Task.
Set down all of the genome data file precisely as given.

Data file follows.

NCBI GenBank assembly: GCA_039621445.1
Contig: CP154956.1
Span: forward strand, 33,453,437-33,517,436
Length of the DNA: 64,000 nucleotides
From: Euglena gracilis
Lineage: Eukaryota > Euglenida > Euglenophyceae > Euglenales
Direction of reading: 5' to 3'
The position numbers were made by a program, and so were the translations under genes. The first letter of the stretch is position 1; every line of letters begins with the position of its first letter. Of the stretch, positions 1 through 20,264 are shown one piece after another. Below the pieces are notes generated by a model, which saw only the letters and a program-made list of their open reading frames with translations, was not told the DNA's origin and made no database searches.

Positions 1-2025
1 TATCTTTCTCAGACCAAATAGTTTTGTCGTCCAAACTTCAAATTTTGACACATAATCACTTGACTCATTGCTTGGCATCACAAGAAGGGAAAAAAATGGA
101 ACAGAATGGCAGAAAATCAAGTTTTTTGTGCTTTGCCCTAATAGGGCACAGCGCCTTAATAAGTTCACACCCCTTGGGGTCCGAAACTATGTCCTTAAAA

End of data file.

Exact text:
NCBI GenBank assembly: GCA_039621445.1
Contig: CP154956.1
Span: forward strand, 33,453,437-33,517,436
Length of the DNA: 64,000 nucleotides
From: Euglena gracilis
Lineage: Eukaryota > Euglenida > Euglenophyceae > Euglenales
Direction of reading: 5' to 3'
The position numbers were made by a program, and so were the translations under genes. The first letter of the stretch is position 1; every line of letters begins with the position of its first letter. Of the stretch, positions 1 through 20,264 are shown one piece after another. Below the pieces are notes generated by a model, which saw only the letters and a program-made list of their open reading frames with translations, was not told the DNA's origin and made no database searches.

Positions 1-2025
1 TATCTTTCTCAGACCAAATAGTTTTGTCGTCCAAACTTCAAATTTTGACACATAATCACTTGACTCATTGCTTGGCATCACAAGAAGGGAAAAAAATGGA
101 ACAGAATGGCAGAAAATCAAGTTTTTTGTGCTTTGCCCTAATAGGGCACAGCGCCTTAATAAGTTCACACCCCTTGGGGTCCGAAACTATGTCCTTAAAA